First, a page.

Democracy, Poverty and Local Responses
Humanity and Society, Vol. 8, No. 3, pp. 322-329, 2004
25 Pages Posted: 5 Aug 2008
Date Written: August 2, 2004
In this paper I employ three concepts of democracy, "electoral," "civil" and "economic," to look at recent events in Latin America. Specifically, I suggest that at least in certain circumstances the roots of significant social change may lie not primarily in electoral but in economic democratisation, a process which may be most easily accomplished where there is a tradition of civil democracy.
A period of electoral democratisation in the 80's and 90's was accompanied by strong sense of expectation. The process was accompanied by neo-liberal reforms meant to deal with endemic economic problems in the region. Economic decline had set in again by the new millennium, breeding widespread dissatisfaction and unrest as evinced by electoral outcomes in Venezuela, and Brazil, and the forced resignation of four South American presidents since 2000.
hree cases illustrate a variety of local responses to this general picture. Cojimies, Ecuador, where poverty has only been deepened by electoral and economic reforms, expressed its despair by participating in the 2002 Presidential elections only when forced by the military. Salcocha, on the other hand, discovered a common will and the ability to act collectively which has provided an umbrella for entrepreneurial activity and local development. Pampa, shares the general skepticism for government and economic reforms from without. But its ingrained civic culture supports a dramatic form of collective entrepreneurship with strong social as well as economic outcomes. Salcocha and Pampa illustrate, in different ways, the approach and promise of economic democracy. These cases raise the question of whether the process of "democratization" does not have to be more closely linked with meeting human needs at the local level, for which economic democracy appears a promising instrument. They also suggest the need for both a critical examination of neo-liberal reforms, and support for civic culture where that is found.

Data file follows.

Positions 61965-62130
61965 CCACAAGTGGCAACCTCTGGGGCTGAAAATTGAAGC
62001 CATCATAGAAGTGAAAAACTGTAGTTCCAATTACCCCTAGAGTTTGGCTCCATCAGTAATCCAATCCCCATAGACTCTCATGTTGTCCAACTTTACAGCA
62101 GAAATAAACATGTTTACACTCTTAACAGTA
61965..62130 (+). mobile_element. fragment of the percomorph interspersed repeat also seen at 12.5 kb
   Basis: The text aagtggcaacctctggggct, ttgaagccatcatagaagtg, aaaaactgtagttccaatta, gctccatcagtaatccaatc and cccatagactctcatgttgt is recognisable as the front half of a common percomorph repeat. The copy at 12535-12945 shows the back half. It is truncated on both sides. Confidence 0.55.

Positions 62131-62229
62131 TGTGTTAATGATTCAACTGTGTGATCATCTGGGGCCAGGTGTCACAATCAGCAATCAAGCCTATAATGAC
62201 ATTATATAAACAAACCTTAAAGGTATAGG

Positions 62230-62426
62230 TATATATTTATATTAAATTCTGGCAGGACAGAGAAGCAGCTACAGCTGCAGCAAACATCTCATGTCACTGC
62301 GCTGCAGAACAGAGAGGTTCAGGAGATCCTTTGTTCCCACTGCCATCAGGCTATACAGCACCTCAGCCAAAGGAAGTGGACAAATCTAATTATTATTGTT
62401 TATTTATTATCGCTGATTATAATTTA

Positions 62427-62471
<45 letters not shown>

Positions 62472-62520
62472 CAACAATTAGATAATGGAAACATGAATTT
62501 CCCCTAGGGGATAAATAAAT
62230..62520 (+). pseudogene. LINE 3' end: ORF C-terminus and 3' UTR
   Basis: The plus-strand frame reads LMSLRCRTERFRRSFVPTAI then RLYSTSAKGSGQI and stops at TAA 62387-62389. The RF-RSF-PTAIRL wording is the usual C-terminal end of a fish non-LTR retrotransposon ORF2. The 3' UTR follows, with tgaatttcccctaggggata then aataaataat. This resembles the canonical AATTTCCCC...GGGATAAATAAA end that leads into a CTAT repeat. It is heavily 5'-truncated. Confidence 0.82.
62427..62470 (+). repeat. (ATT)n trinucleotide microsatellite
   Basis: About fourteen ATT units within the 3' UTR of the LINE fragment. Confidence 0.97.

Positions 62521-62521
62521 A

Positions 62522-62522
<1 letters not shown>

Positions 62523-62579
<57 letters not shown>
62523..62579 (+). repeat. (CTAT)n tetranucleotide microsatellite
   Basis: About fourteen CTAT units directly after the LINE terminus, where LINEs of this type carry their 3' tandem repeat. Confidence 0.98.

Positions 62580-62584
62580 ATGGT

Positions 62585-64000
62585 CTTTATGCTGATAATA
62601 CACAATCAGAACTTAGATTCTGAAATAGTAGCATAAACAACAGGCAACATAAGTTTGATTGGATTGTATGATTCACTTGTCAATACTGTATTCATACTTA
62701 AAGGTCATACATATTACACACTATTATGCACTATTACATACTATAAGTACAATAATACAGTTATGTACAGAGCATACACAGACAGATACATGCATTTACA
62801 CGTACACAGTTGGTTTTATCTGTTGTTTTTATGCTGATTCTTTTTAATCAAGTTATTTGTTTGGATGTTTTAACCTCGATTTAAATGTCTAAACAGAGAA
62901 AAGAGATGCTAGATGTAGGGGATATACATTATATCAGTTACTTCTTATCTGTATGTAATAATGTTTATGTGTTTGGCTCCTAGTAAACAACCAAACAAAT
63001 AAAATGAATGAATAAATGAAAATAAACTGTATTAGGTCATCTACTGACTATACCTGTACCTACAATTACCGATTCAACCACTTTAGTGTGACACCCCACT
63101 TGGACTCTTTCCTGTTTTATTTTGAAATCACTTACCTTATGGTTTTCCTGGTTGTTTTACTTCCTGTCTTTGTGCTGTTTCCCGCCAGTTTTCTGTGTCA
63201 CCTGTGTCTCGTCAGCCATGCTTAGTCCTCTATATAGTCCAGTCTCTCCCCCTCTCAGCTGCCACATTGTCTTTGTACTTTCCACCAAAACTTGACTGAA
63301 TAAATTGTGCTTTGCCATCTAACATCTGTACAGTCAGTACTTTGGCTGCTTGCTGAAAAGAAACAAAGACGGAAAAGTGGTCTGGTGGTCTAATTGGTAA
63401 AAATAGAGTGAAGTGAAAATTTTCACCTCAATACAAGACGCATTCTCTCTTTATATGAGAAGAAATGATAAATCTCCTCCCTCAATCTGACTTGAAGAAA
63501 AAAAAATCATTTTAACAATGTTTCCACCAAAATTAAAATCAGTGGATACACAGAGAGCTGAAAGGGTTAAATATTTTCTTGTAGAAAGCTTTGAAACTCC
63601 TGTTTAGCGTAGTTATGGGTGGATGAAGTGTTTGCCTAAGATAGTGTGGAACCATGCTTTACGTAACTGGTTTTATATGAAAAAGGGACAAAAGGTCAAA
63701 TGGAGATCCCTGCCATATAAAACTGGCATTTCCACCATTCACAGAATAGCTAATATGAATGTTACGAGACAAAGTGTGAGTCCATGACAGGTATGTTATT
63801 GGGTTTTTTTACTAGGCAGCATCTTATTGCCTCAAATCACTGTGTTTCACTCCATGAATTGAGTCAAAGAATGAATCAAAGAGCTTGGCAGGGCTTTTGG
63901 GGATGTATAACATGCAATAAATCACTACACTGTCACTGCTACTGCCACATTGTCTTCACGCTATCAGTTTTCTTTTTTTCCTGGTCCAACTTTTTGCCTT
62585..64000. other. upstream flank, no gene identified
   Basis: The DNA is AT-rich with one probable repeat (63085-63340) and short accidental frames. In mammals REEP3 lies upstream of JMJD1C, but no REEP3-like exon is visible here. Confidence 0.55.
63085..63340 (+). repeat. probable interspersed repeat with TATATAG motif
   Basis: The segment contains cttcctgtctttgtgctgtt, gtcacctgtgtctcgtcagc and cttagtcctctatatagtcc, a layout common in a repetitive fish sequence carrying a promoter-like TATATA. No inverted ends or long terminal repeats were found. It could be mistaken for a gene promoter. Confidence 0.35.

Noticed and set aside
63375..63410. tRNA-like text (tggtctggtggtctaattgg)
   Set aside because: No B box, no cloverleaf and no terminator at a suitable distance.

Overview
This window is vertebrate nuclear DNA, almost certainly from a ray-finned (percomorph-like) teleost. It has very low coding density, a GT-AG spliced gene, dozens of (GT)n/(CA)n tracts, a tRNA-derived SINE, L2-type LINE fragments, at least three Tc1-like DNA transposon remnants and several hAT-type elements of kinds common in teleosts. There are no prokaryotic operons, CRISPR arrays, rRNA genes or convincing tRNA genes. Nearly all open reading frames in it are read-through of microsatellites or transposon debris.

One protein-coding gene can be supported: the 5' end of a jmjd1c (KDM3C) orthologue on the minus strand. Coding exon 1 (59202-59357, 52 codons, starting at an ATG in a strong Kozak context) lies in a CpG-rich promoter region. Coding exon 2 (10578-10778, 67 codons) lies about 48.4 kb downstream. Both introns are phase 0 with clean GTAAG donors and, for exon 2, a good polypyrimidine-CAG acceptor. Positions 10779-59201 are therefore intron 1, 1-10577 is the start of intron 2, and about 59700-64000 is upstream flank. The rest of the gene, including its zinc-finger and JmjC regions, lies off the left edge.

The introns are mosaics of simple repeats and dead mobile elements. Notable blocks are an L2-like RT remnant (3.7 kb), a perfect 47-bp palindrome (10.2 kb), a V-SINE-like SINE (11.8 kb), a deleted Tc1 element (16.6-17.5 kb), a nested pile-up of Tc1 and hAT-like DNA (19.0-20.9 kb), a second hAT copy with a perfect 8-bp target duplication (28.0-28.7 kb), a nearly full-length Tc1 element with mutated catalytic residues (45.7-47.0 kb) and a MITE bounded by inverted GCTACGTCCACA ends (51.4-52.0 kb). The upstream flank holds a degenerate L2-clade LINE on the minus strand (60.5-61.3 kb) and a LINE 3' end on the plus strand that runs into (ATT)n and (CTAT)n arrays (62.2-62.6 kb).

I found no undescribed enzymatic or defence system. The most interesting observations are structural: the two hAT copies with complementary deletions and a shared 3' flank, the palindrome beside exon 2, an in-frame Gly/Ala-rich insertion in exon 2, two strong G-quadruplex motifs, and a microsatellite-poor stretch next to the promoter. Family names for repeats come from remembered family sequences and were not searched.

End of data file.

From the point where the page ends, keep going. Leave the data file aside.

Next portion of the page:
Keywords: community-based enterprise, democracy and economy
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